is it the same for all the rest of the companies?
     
  13. Guest

    Guest Guest

    Matt Groenig (creator of The Simpsons) said in an interview concerning a lawsuit he filed against a leading 'zine that he really really liked their cover, and the 'zine, and couldn't care less if they rip off his images...but...to maintain the legitimacy of his claims against the folks he DID want to go after...like the rip-off shirt-sellers...he's been advised that he has to go after EVERYONE...kind of a "protect your turf or it ain't yours anymore" attitude of the courts...so, yeah, folks, you could wind up with troubles, especially given the real money involved now.

    The thing that got my goat in the new agreement, and which will probably mean that I don't make content for this game (unless it's something generic like a greening machine or whatnot), was the part somewhere along the lines of EA owning the IP rights of the character ideas we come up with in the game. That's fine print I can do without, and might be the one thing that pushes me out of this game entirely. In Second Life, PLAYERS retain the IP rights for their creations. Even Guild Wars lets you make derivative works based on your character, and doesn't act like it belongs to them.

    Looks like EA finally found a way to force us to play generic "me-as-a-sim" characters in this game, and take our creativity elsewhere...

    In addition to the EA.com Terms of Service, http://www.ea.com/global/legal/tos.jsp, terms regarding your rights and responsibilities regarding copyright, trademarks, and other proprietary rights, you acknowledge and agree that all characters created, items acquired and developed, and content uploaded to the Game or its website as a result of, or for, game play are part of the Game and are the sole intellectual property of EA. You agree that you may upload or otherwise transmit on or through the Game only Content (as defined in the EA.com TOS) that is not subject to any intellectual property or other rights of any third party.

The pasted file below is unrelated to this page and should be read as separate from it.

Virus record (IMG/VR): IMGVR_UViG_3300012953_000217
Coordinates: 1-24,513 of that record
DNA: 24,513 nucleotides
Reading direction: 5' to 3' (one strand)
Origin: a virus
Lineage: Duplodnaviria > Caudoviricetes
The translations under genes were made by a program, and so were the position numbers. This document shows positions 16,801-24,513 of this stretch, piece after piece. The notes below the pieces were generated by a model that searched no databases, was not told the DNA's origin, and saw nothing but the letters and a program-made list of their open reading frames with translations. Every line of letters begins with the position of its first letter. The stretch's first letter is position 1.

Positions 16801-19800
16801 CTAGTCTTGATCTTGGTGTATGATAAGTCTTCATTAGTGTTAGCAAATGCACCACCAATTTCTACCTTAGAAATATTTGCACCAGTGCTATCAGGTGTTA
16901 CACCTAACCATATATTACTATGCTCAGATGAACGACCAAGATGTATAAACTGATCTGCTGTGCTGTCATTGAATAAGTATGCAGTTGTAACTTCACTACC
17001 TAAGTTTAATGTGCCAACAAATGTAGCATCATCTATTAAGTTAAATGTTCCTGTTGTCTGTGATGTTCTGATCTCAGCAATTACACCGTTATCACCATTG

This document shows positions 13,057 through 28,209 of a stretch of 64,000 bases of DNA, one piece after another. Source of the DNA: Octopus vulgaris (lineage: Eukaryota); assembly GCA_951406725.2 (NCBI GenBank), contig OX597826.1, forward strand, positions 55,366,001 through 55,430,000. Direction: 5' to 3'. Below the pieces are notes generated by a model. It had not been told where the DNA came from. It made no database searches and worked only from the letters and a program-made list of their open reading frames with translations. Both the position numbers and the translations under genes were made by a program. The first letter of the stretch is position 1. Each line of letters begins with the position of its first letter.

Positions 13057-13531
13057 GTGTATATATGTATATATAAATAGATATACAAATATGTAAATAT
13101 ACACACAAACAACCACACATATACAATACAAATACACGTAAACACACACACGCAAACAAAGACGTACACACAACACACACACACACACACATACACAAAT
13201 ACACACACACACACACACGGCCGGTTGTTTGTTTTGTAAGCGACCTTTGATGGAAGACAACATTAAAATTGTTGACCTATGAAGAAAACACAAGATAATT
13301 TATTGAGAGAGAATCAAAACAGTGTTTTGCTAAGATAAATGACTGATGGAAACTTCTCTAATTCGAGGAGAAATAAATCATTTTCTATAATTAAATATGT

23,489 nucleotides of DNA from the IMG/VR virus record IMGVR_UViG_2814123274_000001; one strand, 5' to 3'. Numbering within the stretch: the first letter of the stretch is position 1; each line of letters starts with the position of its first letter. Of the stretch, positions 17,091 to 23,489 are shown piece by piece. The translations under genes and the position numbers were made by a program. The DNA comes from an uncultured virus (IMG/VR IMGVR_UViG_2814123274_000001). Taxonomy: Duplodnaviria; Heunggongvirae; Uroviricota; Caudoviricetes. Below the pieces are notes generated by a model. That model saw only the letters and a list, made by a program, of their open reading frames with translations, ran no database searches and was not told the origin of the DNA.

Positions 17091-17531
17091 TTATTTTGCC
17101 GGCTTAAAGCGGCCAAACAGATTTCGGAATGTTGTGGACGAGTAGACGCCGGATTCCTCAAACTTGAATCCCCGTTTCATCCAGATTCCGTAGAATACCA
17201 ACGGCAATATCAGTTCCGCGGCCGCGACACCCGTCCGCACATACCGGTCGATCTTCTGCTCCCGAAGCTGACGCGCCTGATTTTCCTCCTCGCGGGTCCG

14. Guest

    Guest Guest

    <blockquote><hr>

    EA is provided a so-called "safe harbor" by the Digital Millennium Copyright Act (DMCA) -- a US copyright law. OSP providers, and this definition can be applied to EA in terms of our access to EA Land

    [/ QUOTE ]
    I have to disagree with this, as EA is an 'end user' rather than a 'provider'.
    Even so, the exact determination (assuming a dispute) could only be settled by the court once proceedings have begun. An expensive risk, no matter the result.
    The rest is spot on.
     
  15. Guest

    Guest Guest

    BTW - Copyrighted material need not be sold to infringe on the copyright.
    For example - you could copy a best selling novel and give away thousands of copies for free - and still be in violation.
     
  16. Guest

    Guest Guest

    <blockquote><hr>

    The thing that got my goat in the new agreement, and which will probably mean that I don't make content for this game (unless it's something generic like a greening machine or whatnot), was the part somewhere along the lines of EA owning the IP rights of the character ideas we come up with in the game. That's fine print I can do without, and might be the one thing that pushes me out of this game entirely.

    [/ QUOTE ]
    I agree - what creator wants to hand his/her hard work over to EA for no compensation or recognition while at the same time, EA turns that work into profit for it's own pocket? Not too many, I suspect.
    In fact - it was this very sticking point that turned away many a talented content creator 5 years ago, including an extremely talented one that I knew personally.
    Being 'allowed' to sell it IG for simoleons is most definitely NOT the same thing as fair compensation.
     
  17. Gilly, I had the same concerns as you about all the copyright images I have seen in the game. I do know that many images were uploaded for testing before EA changed the TOS. You are violating the TOS if you upload copyright images, yet EA approved obviously copyrighted material. Go figure, sure seems to be sending a mixed message to the players.